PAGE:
There would be no surprise this time around about how different this film is, and how violent. Producers based a greenlight decision on the breakout opening weekend of the original, which looked good on a paper with its $20 million debut against a $30 million budget. However, as usual in Hollywood, there is always more to the story. While it did have a strong debut, the original Kick Ass didn’t have a weekend drop above 50% until weekend six, as it dropped 53%, 52%, 67%, and 64%. In other words, audiences beyond the fanboys didn’t care for the original, and in reality, a sequel never should have been made. The original had an open-to-total multiplier of 2.4, a number that does not scream sequel. This one was made for $28 million, a number this one will reach domestically, but no one is getting rich with Kick Ass 2.

Fifth is the Pixar rip-off Planes, and I am pleased to see the bottom falling out of this one. Planes earned only $13.1 million in its second weekend, dropping 41%. Made for $50 million, Disney will see some profit from Planes, but families seem to be picking up on the fact that it is crap. So far, it has earned $45.1 million at the domestic box office, but it will certainly not see the heights of the Cars franchise, where the original earned $244 million, and the sequel took in $191.5 million.

Sixth is Percy Jackson: Sea of Monsters, and like We’re the Millers, didn’t completely fall on its ass in its second weekend like the other two openers from last weekend did. Too bad it’s too late for redemption. Percy Jackson 2 took in $8.4 million in its second weekend, dropping a not awful 42%. It’s going to struggle to get to a $50 million domestic total, but I bet foreign box office and home video make it a win for Fox. So far, it has earned $38.9 million against a $90 million production budget.

Seventh is another opening failure. This time, it's Ashton Kutcher in Jobs (Kutcher thought producers said “a job” and signed up immediately). The Steve Jobs biopic did not get its audience out this weekend, and the small pic distributed by Open Road debuted to only $6.7 million. Out to only 2,381 venues, no one was expecting this one to break out, but even this total was lower than expected. It received poor reviews (24% at Rotten Tomatoes) and earned only a B- Cinemascore, and will end up as a footnote in the history of Steve Jobs.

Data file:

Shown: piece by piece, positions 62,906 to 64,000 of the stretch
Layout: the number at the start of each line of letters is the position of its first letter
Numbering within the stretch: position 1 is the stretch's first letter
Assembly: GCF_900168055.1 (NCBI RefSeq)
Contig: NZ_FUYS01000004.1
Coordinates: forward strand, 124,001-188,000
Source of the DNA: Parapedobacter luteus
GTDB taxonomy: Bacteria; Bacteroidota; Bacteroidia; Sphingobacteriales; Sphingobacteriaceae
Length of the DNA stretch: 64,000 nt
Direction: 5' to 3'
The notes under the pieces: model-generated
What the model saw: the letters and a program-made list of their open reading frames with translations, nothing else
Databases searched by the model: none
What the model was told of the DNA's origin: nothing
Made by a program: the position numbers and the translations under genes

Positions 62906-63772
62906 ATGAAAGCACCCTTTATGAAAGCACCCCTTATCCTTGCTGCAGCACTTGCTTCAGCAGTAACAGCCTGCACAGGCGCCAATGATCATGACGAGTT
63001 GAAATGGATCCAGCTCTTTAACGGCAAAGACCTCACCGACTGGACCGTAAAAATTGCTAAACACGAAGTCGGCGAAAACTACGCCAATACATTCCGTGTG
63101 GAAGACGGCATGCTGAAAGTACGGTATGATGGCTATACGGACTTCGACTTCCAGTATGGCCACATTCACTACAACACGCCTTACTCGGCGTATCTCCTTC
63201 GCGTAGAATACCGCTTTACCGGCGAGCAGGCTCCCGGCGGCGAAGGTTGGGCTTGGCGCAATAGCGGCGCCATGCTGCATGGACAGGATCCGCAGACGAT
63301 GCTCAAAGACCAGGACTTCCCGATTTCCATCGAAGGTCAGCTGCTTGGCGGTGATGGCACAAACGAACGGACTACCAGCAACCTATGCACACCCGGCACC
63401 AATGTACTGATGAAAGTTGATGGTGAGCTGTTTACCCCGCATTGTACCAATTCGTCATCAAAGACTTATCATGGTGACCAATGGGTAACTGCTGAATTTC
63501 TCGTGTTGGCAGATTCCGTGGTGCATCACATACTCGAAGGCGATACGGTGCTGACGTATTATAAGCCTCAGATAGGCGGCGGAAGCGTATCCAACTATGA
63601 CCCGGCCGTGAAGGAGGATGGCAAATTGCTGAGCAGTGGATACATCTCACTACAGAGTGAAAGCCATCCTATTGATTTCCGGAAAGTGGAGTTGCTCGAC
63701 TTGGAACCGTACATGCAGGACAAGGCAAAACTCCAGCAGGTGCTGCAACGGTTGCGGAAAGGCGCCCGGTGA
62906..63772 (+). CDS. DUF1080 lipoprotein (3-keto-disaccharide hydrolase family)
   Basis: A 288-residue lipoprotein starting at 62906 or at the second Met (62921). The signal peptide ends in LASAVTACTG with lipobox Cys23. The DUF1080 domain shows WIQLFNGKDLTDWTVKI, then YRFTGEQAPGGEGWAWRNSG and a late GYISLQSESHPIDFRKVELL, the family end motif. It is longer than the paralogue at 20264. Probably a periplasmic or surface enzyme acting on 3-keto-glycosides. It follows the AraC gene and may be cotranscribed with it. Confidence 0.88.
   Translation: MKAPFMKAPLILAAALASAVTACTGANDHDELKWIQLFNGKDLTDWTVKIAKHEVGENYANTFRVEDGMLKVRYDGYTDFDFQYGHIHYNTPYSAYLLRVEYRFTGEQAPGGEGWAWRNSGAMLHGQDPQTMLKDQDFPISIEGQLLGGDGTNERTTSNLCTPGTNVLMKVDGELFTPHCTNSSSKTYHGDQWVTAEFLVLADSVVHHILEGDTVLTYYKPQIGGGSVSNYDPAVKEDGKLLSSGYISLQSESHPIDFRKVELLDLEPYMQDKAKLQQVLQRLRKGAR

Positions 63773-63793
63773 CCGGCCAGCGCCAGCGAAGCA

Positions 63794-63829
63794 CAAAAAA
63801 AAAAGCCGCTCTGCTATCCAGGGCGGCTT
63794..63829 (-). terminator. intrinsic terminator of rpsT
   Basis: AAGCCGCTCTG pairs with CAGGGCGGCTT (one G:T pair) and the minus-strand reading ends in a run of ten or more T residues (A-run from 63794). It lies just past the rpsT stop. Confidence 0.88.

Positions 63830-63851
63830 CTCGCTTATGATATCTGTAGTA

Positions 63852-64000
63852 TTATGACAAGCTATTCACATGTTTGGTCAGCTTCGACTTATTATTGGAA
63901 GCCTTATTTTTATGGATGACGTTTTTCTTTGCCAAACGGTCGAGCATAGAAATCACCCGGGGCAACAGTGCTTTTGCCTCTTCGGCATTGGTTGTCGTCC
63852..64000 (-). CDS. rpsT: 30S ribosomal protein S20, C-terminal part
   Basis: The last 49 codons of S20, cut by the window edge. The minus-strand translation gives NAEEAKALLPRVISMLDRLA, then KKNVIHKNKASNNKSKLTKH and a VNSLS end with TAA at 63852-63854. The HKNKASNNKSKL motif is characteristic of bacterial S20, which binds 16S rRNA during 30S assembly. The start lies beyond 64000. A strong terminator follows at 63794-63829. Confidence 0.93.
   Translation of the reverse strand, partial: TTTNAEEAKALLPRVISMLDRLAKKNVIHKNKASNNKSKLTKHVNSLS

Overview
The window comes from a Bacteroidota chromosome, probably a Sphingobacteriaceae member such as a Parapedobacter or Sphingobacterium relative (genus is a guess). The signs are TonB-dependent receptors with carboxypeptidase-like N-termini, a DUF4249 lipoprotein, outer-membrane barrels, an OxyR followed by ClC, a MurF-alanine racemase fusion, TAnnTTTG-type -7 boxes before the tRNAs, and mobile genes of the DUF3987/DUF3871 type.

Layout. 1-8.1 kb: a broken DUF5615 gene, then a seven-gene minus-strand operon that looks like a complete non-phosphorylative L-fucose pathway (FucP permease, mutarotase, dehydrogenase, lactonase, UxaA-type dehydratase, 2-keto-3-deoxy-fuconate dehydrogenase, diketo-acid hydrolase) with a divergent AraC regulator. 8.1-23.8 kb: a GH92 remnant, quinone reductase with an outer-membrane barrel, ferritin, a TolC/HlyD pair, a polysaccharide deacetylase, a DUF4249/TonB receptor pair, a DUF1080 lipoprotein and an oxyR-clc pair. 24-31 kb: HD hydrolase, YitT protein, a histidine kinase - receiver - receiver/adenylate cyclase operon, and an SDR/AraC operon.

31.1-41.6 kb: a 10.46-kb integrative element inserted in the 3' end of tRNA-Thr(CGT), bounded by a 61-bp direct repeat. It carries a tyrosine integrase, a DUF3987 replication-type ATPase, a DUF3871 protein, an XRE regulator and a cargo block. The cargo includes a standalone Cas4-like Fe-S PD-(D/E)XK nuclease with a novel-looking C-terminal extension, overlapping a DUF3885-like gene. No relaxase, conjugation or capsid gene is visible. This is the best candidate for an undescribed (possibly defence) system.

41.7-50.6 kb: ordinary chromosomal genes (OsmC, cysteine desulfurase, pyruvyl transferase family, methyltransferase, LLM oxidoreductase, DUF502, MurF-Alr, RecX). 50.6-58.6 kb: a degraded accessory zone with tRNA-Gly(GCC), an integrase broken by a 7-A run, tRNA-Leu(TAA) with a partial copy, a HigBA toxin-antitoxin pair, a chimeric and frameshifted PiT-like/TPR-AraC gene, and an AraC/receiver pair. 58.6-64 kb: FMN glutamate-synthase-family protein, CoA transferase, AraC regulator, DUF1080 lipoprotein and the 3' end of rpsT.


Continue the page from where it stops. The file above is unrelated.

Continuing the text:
Eighth goes to 2 Guns, the Denzel Washington/Mark Wahlberg release. Since opening well at $27 million, 2 Guns has faltered ever since, dropping 58% last weekend, and 50% this weekend. That means the Universal release earned only $5.6 million this weekend, as the film approaches its $61 million budget with ticket sales. It has yet to open overseas, though, so likely whatever it finds over there will help this one get to profitability. So far, the action flick has gunned down $59.2 million.

Ninth is those damn Smurfs, as despite seven new films over the last two weekends, this one still has a spot in the top ten. Smurfs 2 earned only $4.6 million and fell a pleasing 51%. Sadly, overseas audiences continue to lap this up, as it has already pulled in over $110 million overseas. Domestically, though, we are getting smarter as Smurfs 2 has earned $56.9 million against its $105 million budget.

The final top ten spot goes to The Wolverine, which manages to hang around for another weekend despite steady declines each week since it debuted below the total of the previous Wolverine film. This frame, the Hugh Jackman superhero movie took in $4/4 million, down 45%. Its domestic total of $120.5 million is only so-so (and just matches the production budget), but internationally, it's already nearing the $200 million mark.

In other box office news, the final opener, Paranoia, which displayed a cast that included Harrison Ford, Gary Oldman and Liam Hemsworth, flopped badly this weekend. Paranoia earned only $3.5 million, which means it finished 13th this weekend. It had only one positive review out of a possible 55, so audiences certainly didn’t miss much with this one. It cost $35 million to make.

Overall, the box office is starting to really lag behind last year. The top 12 films this weekend earned only $120.5 million. Last year, seven films earned more than $10 million, leading the box office to $127.3 million. Next weekend brings Mortal Instruments: City of Bones, and two films that are getting great reviews - Edgar Wright’s The World's End, and You’re Next, the latest horror release.